Thursday, 30 October 2014


Lurking suspiciously near the headwaters of the Timpopo river, Nurkibahoo is a land of dark and fearsome reputation. If the tribes of the Leech Coast dare to mention the word ‘Nurkibahoo’ it is only in terrified whispers accompanied by vigorous, and not always successful, attempts to avoid soiling themselves. Once, so legend has it, Nurkibahoo was an earthly paradise, home to the Great Mountain Gods and an assortment of lesser deities that did their cleaning and looked after the garden. But these gods long ago disappeared and what crept into the void to replace them were, so stories tell, malignant spirits of terrible evil: fell creatures that would make even the Nazgul shift nervously. The archaeological evidence does not fully support this story: ancient inscriptions tell of the presence in early Nurkibahoo of a proto-Egyptian civilisation known as the Clunj. The Clunj seem to have adopted Egyptian tomb building techniques but their civilisation appears to have ended after rampant speculation led to the collapse of the world’s first pyramid selling scheme. Now, Nurkibahoo is the land that the land that time forgot has forgotten. Tales abound of a wilderness filled with strange ruins and impenetrable jungles; of dismal swamps and noisome smells. English explorers reputedly reached a small part of it in 1678 and established a small settlement named New Grimsby. But even if this were true, nothing more since has been heard from them. Either they died of disease, probably through the filthy conditions; or were reduced to cannibalism, probably through boredom.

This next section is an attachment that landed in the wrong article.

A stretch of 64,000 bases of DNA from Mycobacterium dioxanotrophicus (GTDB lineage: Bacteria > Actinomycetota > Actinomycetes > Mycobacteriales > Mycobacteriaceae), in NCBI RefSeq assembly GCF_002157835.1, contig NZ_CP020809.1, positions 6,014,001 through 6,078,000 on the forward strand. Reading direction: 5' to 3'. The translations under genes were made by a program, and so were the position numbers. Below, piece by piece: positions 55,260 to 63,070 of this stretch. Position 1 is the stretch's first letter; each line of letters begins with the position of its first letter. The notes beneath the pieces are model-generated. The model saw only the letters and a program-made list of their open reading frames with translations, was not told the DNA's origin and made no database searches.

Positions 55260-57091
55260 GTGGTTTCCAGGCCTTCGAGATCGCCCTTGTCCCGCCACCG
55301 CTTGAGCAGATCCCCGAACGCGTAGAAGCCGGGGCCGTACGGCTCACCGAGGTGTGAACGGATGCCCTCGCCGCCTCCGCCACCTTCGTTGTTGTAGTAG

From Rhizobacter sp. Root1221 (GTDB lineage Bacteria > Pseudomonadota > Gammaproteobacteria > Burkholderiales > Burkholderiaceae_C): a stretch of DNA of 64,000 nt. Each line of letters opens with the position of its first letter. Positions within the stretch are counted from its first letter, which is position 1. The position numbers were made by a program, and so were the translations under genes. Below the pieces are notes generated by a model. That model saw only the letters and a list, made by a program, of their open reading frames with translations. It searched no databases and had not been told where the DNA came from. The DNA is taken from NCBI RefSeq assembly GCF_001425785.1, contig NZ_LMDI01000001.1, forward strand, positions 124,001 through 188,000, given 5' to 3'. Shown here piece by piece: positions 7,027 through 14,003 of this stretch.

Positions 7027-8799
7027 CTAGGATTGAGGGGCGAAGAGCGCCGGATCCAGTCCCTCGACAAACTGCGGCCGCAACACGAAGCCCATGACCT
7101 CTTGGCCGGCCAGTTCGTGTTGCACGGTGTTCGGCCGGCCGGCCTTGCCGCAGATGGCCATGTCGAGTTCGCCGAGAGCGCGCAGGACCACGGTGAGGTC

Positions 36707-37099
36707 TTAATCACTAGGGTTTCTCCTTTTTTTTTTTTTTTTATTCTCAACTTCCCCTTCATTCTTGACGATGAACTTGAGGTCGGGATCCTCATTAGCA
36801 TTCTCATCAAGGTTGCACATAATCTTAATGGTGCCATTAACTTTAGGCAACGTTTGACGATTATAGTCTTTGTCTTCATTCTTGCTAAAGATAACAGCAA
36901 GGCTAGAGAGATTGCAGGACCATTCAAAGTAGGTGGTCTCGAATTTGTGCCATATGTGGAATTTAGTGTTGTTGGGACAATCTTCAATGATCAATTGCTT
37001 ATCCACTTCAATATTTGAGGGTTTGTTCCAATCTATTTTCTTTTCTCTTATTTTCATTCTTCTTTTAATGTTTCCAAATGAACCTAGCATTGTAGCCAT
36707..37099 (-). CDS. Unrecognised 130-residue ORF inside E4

This mountainous province provides the watery source of the Dongo river. Populated by the surprisingly numerous Wattamassa tribe, Mussihonki is a site of restless, fiery, geological activity much of which seems to take pace in the loincloth of the local potentate Chief Harharbonk, the so-called ‘Lord Goat with a Thousand Young.’ Embarrassed Christian missionaries have sought to curb the Chief’s extravagant, and rather public, humping by introducing him to the usual array of European prophylactics such as jigsaws, sock puppetry, and monogamy. Sadly, however, a fertile combination of long drinking sessions and short attention span have rendered Chief Harharbonk largely immune to these efforts, though he has managed to develop some unexpected uses for the sock.


These lands encompass the heartlands of the Handzande tribes of the southern Leech Coast. The principal settlement of the Chiefdom of Handzande is known as Umflopi, and comprises an extensive settlement of Handzande huts, paddocks, and storerooms surrounded by a stockade. Rather like the Handzande Chief, M’Wahaha, Umflopi varies in size depending upon the season. In summer, in particular, Handzande tribesmen flock to Umflopi in preparation for annual expeditions against their neighbours. At this time, important tribal celebrations take place. First to occur is the ‘Roger the Small Boy’ festival: named after an incident in which one of Handzande tribes rescued a small European boy, named Roger, whose explorer parents had been eaten by hippos, this is a charming cornucopia of dance and frolicsome behaviour. It is followed soon after by the ‘Roger the Cow’ festival in which Handzande warriors get it on with their livestock.